Building a PC for the first time - are these good specs?

#1 Edited by fetchfox (1268 posts) -

These are specs that I found on an Norwegian forum and are supposedly great and works together, but I'd like a second opinion:

Cabinet: Fractal Design Define R3

Processor: Intel Core i5 2500k

Video: Asus GeForce GTX 560 Tues DirectCU II

Motherboard: Gigabyte GA-Z68AP-D3

Memory: Kingston HyperX 1600MHz 8GB

Hard Drive: Seagate Barracuda® 7200.12 1TB (only item I picked out myself)

SSD: 64GB Crucial m4

Cooler: Arctic Cooling Freezer 13 Pro

Optical Drive: Samsung SH-S222AB

Power Supply: OCZ ModXStream 500W

I've also never built a PC, but I've looked at tutorials and some videos, and it seems doable.

EDIT: added Norwegian forum link for anyone interested.

#2 Posted by endaround (2146 posts) -

That power supply seems on the low side. It should be OK I think but it looks to be close to maxed out.

#3 Posted by fuzzywalls (1 posts) -

I agree the power supply might be a little low for the setup, but everything else looks well above the average. With the 8GB of memory you want to be sure you get a 64 bit operating system or you will only be able to make use of 4GB of it, just in case you didn't know.

#4 Posted by Gizmo (5389 posts) -

Crank that PSU up to 600w and you're good to go.

Also, remember not to short circuit any of the cables and if you run into any problems during initial set up, run a "bread-board" build. I set up my first home built PC this summer and it was hella stressful.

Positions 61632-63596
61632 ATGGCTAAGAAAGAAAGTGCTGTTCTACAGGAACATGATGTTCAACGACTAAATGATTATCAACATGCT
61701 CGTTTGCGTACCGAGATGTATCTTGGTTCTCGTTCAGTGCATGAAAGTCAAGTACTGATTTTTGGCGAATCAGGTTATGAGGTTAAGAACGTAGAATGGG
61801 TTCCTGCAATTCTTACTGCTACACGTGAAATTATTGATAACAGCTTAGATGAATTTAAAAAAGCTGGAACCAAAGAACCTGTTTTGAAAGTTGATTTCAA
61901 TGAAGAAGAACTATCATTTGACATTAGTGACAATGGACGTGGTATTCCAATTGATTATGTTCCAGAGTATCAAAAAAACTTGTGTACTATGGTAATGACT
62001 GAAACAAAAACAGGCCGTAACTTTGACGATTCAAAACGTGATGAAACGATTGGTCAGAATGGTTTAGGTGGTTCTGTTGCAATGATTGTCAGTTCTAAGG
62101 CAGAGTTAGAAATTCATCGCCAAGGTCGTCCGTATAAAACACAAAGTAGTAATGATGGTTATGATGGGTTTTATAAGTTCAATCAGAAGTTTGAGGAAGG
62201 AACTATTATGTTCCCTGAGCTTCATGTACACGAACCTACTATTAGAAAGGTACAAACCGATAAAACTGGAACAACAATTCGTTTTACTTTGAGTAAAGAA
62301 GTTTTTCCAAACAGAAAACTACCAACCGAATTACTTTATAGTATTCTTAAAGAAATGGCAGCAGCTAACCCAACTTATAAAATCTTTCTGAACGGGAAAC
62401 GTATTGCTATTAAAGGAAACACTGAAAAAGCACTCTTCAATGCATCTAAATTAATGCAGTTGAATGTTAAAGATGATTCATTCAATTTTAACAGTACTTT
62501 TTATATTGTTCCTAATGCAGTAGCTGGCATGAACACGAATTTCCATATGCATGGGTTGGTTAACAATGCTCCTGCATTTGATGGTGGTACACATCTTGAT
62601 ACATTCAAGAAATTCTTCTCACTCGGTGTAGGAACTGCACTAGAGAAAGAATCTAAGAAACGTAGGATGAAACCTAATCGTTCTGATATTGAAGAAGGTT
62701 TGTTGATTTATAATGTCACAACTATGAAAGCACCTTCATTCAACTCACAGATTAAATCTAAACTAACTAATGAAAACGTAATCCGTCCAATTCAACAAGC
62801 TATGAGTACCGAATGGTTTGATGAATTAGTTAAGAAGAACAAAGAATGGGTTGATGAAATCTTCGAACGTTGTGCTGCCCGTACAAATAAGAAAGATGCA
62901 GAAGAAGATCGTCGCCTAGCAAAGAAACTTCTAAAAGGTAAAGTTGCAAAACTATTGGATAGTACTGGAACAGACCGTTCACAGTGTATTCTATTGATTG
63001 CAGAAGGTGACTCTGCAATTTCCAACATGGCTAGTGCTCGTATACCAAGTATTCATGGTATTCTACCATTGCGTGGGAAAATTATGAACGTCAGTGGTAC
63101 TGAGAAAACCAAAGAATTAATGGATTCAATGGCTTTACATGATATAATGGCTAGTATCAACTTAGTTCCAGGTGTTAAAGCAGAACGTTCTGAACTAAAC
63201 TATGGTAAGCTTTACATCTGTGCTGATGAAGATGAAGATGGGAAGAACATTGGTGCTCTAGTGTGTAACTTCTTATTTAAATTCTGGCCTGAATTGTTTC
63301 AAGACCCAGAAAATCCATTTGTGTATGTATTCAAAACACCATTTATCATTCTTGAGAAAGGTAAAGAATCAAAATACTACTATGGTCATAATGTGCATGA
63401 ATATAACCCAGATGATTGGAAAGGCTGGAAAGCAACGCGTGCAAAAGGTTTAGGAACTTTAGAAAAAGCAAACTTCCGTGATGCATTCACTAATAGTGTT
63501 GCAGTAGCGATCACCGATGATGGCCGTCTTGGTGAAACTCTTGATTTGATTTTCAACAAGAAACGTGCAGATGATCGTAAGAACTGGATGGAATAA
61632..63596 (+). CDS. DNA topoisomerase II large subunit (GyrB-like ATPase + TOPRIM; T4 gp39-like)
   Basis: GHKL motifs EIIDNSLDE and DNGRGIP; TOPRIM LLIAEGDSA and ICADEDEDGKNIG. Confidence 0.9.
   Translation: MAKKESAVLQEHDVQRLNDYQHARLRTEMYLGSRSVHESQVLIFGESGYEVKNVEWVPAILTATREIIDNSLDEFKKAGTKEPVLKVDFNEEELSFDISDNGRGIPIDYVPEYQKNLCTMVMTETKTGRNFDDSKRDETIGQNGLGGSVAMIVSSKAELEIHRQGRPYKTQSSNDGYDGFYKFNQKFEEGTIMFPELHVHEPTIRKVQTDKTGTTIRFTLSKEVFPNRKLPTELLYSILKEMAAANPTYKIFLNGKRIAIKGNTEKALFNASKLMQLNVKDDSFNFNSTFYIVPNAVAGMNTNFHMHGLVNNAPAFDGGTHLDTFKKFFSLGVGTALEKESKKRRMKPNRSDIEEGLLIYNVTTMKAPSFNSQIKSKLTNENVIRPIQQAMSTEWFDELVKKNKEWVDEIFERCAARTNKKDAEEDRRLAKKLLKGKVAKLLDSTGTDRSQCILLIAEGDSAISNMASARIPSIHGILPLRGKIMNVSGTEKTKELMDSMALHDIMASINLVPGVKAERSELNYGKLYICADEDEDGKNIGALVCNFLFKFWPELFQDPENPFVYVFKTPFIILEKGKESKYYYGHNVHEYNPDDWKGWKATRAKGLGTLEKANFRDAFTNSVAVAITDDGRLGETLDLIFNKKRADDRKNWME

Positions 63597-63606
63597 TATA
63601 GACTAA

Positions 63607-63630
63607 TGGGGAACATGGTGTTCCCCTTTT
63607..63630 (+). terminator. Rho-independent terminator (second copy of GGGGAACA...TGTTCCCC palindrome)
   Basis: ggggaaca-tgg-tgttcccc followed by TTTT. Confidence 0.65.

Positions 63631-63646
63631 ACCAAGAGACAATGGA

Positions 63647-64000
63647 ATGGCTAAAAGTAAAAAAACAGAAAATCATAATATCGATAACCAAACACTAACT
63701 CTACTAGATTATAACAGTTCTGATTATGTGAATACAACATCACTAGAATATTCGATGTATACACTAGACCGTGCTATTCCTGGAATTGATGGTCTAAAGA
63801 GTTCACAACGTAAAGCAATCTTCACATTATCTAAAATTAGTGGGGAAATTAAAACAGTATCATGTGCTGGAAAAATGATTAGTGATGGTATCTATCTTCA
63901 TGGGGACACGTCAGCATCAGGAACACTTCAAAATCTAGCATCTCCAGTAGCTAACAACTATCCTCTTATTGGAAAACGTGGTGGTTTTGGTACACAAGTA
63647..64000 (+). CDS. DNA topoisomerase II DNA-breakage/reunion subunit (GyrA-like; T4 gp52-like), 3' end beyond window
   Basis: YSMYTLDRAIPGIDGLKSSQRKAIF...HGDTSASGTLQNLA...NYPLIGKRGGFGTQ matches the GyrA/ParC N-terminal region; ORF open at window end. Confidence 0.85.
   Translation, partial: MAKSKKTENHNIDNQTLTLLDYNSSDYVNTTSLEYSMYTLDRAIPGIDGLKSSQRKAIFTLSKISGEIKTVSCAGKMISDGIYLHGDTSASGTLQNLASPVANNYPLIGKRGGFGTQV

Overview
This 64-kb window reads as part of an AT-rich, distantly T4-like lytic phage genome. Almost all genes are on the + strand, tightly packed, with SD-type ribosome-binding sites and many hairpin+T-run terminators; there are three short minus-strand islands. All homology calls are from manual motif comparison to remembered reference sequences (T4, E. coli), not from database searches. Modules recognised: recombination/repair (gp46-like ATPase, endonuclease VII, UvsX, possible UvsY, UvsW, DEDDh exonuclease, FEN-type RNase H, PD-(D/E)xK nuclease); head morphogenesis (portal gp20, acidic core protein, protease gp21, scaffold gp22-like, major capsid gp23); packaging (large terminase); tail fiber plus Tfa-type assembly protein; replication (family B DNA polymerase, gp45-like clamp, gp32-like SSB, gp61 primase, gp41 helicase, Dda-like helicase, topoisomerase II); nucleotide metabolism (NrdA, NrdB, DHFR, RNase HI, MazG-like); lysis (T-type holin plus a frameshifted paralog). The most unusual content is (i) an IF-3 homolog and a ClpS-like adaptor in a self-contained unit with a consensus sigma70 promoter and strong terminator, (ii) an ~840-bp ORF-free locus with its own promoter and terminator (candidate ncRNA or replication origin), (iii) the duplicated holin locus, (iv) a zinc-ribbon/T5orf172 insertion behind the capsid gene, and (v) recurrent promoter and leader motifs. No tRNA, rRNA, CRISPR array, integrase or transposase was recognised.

#5 Edited by fetchfox (1268 posts) -

@endaround: I thought so as well (based on the other forum). @fuzzywalls: I know, but thanks anyway. @Gizmo: Thanks, will be doing that. The video tutorial I'm following starts with a bread-board build just in case, so I'll be doing that first.

I'm building this to mostly play games, so will this build play, lets say... Skyrim on ultra (pluss, pluss) smoothly?

#6 Posted by ZimboDK (848 posts) -

Looks alright. You may want to shop around for a GTX 570 though. Not that the 560 is bad (I have one, and love it), but the price may have lowered to a level that fits your budget. I'm not sure about the SSD though. It's really small. I have a 72GB HDD, and it's a struggle to find space at times. If you can afford a bigger SSD, go for it. And as others have said, bigger PSU. 550 Watt minimum,

#7 Edited by nobel (57 posts) -

Everything looks OK. I have the case myself. It is *amazing*. I'd look at the graphics card one more time. I'm in Denmark, so i imagine things are priced pretty much the same as in Norway. When i recently bought new parts i was looking at the ASUS card you mention, and i recall coming to the conclusion that the price was a bit too steep for what i was getting. I'd look at a GTX560TI, or the 570 as ZimboDK mentions. When it comes to the SSD: I'd recommend you use that as a cache for the larger drive. This a new feature supported in the Z68 chipset (wich is on your motherboard). Anandtech has a great article on the technology: http://www.anandtech.com/show/4329/intel-z68-chipset-smart-response-technology-ssd-caching-review/2 (sorry, i can't format the link/post in IE at work, apparently.)

#8 Edited by spazmaster666 (1967 posts) -
@ZimboDK said:

Looks alright. You may want to shop around for a GTX 570 though. Not that the 560 is bad (I have one, and love it), but the price may have lowered to a level that fits your budget. I'm not sure about the SSD though. It's really small. I have a 72GB HDD, and it's a struggle to find space at times. If you can afford a bigger SSD, go for it. And as others have said, bigger PSU. 550 Watt minimum,

It's fine for just Windows and a few essential apps. I currently run a 128GB SSD that is not quite half-filled. Even with just Windows installed and some other key apps (Office, Chrome, Photoshop, etc.) it's a much smoother experience compared to booting and running the core OS off of a hard drive.